No matter. He was confident all he needed to remember would eventually come back to him, as he had been able to recall so much in the past weeks. His last name – McDiarmid –, bits of his childhood growing up in a small, rural town that had a railroad being built… he was a little unsure about some of the details, as what he saw in his mind seemed to be far older than any age he could possibly be within reason – that was another thing, darnedest really, that he could not remember how old he was! –, and many situations seemed culturally anachronistic… but he chucked it up to his faulty memory.

He felt he was, somehow, happy, truly, finally. He wasn’t sure why he felt that last adjective, “finally”, weighed heavy, pregnant with significance. Another darned, odd thing…




Awakenings are things of wonder, Aiden thought as the sun pierced through the drapes, now drawn so as to allow the sun’s full fulgurous glory into the room. Sometimes beauty, sometimes horror, but always things of wonder, he mused. One has beaten the night, after all, staved off death for one more evening after giving oneself up to the whims and terrors of sleep, bereft of real autonomy and any sense of agency. What a glorious victory we mortals earn every single morning after slumber!

He got up from the bed, his blue, two-piece silk pajamas wrinkled and hanging on his not-so-decrepit frame. His mind was aflame with activity, it was abuzz, it was churning like an ancient engine, digging deep into the recesses of his deepest memory coffers in an attempt to bring back what was hinted at in oneiric reveries during the dark hours of sleep.

It was strange, this mixture of feelings. He was feverish in his elation, his feeling of euphoria at being on the edge of revelation. It was good, was it not? He wondered, musing at the sense of foreboding and resistance, a growing little seed of dread that began to grow inside him as the knowledge lost to the years loomed ever nearer. Why should he feel reservations at recalling, at recovering all that was he from before his good fortune of having happened upon the Wilsons’ generosity and love?

Suddenly he became aware of his surroundings again; he had made his way downstairs to the ground floor as he was lost in his self-reflective avenues of thought without realizing it, his body taking him on instinct to where he could fully recover. He was at the door to the estate’s backyard.

He opened the wide double doors and stepped out into the glaring sunlight, its warmth maná from the heavens themselves, seeping into his being and reviving that which had been dormant, the memories of his former life flooding back into him.

He could still feel his mind divided; there were two persons in him. There was the Aiden who had been taken in by the Wilsons, stricken with fear and confusion, almost childlike and, in many ways, exactly that; and then there was the Aiden who was awakening now, recovering from the ravages of age that he had managed to fight off and delay through means better left unspoken, un-thought of until they were necessary to harness that which kept him longevous, eternal.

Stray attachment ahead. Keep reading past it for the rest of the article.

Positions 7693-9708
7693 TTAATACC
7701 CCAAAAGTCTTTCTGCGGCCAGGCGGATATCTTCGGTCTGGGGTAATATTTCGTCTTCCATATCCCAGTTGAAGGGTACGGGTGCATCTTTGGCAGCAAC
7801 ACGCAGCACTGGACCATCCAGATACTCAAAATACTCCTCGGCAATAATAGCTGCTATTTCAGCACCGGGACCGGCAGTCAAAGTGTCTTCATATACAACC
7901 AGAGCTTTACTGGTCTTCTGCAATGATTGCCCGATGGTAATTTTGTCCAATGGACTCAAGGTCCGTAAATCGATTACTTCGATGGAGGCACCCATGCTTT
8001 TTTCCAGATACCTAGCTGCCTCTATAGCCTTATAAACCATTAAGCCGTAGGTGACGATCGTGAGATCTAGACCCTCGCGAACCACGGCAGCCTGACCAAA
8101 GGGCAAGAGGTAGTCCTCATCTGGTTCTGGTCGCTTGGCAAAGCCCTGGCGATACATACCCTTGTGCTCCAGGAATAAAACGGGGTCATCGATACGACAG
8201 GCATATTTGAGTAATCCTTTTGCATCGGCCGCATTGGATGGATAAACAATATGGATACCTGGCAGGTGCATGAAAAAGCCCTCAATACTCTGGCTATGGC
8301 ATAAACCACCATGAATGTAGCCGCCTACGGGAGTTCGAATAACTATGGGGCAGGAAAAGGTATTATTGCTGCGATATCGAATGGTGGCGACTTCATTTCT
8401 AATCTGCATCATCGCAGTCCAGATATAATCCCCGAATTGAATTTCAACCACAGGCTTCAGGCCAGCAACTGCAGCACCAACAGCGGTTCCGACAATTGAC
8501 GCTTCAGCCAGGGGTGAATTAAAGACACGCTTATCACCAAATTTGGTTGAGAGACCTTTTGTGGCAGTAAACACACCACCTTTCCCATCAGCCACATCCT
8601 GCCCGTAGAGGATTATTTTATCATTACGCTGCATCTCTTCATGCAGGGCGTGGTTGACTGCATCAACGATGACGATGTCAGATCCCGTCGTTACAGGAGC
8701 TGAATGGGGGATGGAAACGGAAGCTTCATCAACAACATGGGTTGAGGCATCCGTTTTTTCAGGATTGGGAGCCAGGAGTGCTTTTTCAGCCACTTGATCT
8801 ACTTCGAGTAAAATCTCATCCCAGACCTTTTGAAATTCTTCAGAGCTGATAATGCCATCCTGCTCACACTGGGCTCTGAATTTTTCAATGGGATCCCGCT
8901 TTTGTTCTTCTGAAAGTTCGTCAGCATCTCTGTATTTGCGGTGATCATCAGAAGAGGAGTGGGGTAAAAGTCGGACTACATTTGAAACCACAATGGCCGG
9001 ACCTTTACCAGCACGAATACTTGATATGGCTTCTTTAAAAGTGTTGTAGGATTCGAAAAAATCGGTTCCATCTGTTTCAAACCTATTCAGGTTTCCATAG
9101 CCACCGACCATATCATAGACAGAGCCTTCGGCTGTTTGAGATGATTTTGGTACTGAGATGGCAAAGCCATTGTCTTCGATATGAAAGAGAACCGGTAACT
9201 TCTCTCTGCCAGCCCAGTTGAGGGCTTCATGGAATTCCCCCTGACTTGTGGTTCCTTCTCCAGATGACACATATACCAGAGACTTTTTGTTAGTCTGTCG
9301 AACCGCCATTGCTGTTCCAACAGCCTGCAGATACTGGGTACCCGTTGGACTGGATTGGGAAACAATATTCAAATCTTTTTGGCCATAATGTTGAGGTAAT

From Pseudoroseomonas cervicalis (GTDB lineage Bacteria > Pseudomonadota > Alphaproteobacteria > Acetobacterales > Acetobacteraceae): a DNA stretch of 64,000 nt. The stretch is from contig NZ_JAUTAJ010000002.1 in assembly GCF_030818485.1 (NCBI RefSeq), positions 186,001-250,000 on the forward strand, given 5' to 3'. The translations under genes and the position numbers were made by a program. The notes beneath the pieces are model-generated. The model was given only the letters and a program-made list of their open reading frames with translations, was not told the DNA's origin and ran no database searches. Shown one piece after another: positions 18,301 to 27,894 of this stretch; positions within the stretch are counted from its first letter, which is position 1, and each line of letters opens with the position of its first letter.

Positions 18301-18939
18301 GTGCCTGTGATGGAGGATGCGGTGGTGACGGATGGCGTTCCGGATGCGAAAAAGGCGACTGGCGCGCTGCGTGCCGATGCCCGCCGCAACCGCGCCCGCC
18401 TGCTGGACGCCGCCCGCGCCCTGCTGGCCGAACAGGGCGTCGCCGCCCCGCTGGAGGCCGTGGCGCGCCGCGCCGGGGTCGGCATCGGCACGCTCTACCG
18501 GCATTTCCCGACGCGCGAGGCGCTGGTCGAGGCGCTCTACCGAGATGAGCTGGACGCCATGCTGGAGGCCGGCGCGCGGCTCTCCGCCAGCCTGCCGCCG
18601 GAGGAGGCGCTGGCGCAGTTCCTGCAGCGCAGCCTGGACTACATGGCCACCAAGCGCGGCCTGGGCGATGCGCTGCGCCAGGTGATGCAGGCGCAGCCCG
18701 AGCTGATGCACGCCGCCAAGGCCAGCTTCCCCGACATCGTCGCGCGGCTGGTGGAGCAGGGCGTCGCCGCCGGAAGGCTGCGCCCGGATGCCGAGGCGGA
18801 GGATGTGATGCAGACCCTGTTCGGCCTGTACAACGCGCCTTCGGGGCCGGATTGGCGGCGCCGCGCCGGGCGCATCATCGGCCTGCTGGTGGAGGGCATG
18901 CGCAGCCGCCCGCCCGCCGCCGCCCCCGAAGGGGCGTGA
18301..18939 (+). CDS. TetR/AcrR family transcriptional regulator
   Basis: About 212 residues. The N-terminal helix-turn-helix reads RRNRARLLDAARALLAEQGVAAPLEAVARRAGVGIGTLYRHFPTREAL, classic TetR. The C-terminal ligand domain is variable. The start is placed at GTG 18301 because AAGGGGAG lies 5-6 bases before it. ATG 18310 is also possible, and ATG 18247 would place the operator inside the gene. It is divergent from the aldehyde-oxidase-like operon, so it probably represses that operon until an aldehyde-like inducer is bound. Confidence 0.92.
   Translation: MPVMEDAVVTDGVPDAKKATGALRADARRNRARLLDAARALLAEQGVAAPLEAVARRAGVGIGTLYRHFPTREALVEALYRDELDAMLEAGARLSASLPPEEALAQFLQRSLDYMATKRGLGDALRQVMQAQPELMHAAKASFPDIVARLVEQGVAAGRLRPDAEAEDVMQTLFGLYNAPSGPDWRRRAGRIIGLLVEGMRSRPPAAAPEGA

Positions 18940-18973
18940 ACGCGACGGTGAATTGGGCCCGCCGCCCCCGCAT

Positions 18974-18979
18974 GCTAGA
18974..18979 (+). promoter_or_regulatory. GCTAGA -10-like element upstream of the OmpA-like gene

He was two persons at once, for the first time in a very long time, almost since the first time when he had still been young, or rather young for the first time, back when he had first split into the man he had been and the man he would become. The dichotomous debate was beginning anew, although the matter of debate, the question of who of the two was the true Aiden, had long been abandoned in favour of the adage that might makes right; that is, who was the real person was no longer an important subject, it was moot. Nevertheless, the simultaneous duality was a strange pleasure, a rare phenomenon that had been long inexperienced. It was welcome, to the Aiden who was now rising from a slumber long and dangerous.

He looked upon his surroundings while the younger Aiden within shrank slowly, filled with ever-growing dread. What a fine turn of events, the rising one thought, that we have turned up at such a bountiful place. The rising one had sequestered himself in one of the buildings under their name, knowing that the frail nature of their human brain was giving in to the ravages of time and he would soon lose full cognition like many times before over the last three centuries, hoping in a way that he could find a method to fully prevent the decay cycle but failing yet again. On that occasion he had gambled on the generally kind nature of humanity in modern times, as they had grown soft over time thanks to the commodities of technological advance, and would not likely just kill a senile old man walking the streets without a clue to what his current situation was, and scribbled the note to draw pity and, perhaps, a helping hand he could eventually leech some energy from.

When envisioning this plan, he had not hoped for such a wonderfully rich bounty! He had seen it happening in increments; a little energy here, a little energy there, and eventually a payload that would allow him to turn back the effects of time on his mortal frame once again. He had hit the motherload, this time. Oh, what fortunate turn of events!

He recalled the locket pendant and realized he’d still had it with him through it all. He fished it from where it hung around his neck, and deftly opened it by placing his fingers in just the right configuration. Ah, there it was, the old formula, and the little device. All was good with the world again, for him.